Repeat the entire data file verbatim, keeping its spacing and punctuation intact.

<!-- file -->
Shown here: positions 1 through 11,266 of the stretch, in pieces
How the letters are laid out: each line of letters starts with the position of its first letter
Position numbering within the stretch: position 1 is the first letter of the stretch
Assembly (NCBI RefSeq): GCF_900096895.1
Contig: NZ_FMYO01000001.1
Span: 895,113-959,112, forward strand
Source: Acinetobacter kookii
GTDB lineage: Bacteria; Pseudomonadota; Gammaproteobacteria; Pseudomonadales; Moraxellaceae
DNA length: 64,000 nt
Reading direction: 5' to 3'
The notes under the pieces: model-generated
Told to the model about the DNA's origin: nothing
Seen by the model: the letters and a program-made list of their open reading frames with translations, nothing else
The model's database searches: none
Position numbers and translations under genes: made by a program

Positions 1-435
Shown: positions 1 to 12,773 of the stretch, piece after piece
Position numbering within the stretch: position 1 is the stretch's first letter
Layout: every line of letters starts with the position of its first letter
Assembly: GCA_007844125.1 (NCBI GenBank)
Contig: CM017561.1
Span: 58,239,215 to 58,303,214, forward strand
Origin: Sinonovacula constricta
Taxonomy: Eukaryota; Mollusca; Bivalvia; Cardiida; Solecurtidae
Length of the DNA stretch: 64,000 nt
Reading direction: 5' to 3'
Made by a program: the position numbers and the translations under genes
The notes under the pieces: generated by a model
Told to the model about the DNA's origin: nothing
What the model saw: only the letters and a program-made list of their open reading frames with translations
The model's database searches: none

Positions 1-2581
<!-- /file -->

Shown here: positions 1 through 11,266 of the stretch, in pieces
How the letters are laid out: each line of letters starts with the position of its first letter
Position numbering within the stretch: position 1 is the first letter of the stretch
Assembly (NCBI RefSeq): GCF_900096895.1
Contig: NZ_FMYO01000001.1
Span: 895,113-959,112, forward strand
Source: Acinetobacter kookii
GTDB lineage: Bacteria; Pseudomonadota; Gammaproteobacteria; Pseudomonadales; Moraxellaceae
DNA length: 64,000 nt
Reading direction: 5' to 3'
The notes under the pieces: model-generated
Told to the model about the DNA's origin: nothing
Seen by the model: the letters and a program-made list of their open reading frames with translations, nothing else
The model's database searches: none
Position numbers and translations under genes: made by a program

Positions 1-435
Shown: positions 1 to 12,773 of the stretch, piece after piece
Position numbering within the stretch: position 1 is the stretch's first letter
Layout: every line of letters starts with the position of its first letter
Assembly: GCA_007844125.1 (NCBI GenBank)
Contig: CM017561.1
Span: 58,239,215 to 58,303,214, forward strand
Origin: Sinonovacula constricta
Taxonomy: Eukaryota; Mollusca; Bivalvia; Cardiida; Solecurtidae
Length of the DNA stretch: 64,000 nt
Reading direction: 5' to 3'
Made by a program: the position numbers and the translations under genes
The notes under the pieces: generated by a model
Told to the model about the DNA's origin: nothing
What the model saw: only the letters and a program-made list of their open reading frames with translations
The model's database searches: none

Positions 1-2581